Jason Momoa Confronts Reporter Asking If He Regrets Game Of Thrones' Rape Scene: 'It Just Feels Icky'

The Khal Drogo actor said the question from a New York Times reporter had “left a bad feeling in my stomach”

Jason Momoa confronted a reporter over a what he called an “icky” Game Of Thrones question during a recent interview.

The actor, who played Khal Drogo in the first two seasons of the hit fantasy series, was asked about the discussion around the show’s “depiction of scenes of sexual assault and its treatment of women generally” in an interview with The New York Times.

The Game Of Thrones pilot episode featured a harrowing rape scene involving Jason’s character and Daenerys Targaryen, played by Emilia Clarke.

Jason Momoa
Jason Momoa
Mike Coppola via Getty Images

Jason was asked if he had any regrets about the scene and if he would do one now, to which he replied: “Well, it was important to depict Drogo and his style. You’re playing someone that’s like Genghis Khan. It was a really, really, really hard thing to do.

“But my job was to play something like that, and it’s not a nice thing, and it’s what that character was.

“It’s not my job to go, ‘Would I not do it?’ I’ve never really been questioned about ‘Do you regret playing a role?’ We’ll put it this way: I already did it. Not doing it again.”

Jason as Khal Drogo and Emilia Clarke as Daenerys Targaryen in Game Of Thrones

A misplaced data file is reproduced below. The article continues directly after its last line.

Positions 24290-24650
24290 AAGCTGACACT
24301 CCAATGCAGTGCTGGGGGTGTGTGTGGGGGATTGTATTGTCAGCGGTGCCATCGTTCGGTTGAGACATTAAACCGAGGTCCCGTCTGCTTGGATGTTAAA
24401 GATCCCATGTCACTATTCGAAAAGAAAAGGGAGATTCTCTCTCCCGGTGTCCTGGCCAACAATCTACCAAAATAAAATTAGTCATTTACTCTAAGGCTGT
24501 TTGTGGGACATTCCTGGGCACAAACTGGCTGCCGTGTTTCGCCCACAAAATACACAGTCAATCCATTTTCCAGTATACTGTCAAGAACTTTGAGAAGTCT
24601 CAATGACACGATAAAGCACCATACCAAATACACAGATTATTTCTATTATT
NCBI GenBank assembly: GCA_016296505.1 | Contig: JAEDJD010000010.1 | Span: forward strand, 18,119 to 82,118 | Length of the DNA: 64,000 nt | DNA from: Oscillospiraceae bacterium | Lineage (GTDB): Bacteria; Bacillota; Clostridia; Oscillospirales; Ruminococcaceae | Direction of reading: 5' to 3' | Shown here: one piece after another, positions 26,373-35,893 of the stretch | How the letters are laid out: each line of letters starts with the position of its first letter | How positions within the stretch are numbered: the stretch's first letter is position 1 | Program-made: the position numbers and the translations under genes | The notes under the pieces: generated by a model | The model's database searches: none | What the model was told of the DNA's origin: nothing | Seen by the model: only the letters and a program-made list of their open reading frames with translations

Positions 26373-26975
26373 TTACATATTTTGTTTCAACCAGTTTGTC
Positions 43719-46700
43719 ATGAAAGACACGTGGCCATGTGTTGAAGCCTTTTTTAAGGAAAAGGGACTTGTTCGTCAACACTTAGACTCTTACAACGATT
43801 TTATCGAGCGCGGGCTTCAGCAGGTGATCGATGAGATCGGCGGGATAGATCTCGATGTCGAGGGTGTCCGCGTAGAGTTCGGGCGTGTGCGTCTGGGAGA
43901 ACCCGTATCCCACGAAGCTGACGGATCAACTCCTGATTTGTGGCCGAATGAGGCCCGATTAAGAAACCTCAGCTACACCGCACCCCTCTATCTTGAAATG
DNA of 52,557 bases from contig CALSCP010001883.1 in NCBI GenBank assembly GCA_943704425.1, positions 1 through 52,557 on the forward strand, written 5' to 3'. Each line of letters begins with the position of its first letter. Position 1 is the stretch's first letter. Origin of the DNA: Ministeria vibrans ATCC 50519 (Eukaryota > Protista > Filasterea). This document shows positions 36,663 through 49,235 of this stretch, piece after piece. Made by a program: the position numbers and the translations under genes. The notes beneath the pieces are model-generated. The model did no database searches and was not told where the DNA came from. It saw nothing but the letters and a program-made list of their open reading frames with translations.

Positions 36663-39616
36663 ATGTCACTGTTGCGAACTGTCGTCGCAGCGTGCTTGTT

Jason as Khal Drogo and Emilia Clarke as Daenerys Targaryen in Game Of Thrones

At the end of the interview, Jason circled back to the question, saying it had “left a bad feeling in my stomach”.

Describing it as “icky”, Jason said: “When you brought up Game of Thrones, you brought up stuff about what’s happening with my character and would I do it again. I was bummed when you asked me that. It just feels icky – putting it upon me to remove something. As if an actor even had the choice to do that. We’re not really allowed to do anything.

“There are producers, there are writers, there are directors, and you don’t get to come in and be like, ‘I’m not going do that because this isn’t kosher right now and not right in the political climate.’ That never happens.

“So it’s a question that feels icky. I just wanted you to know that.”


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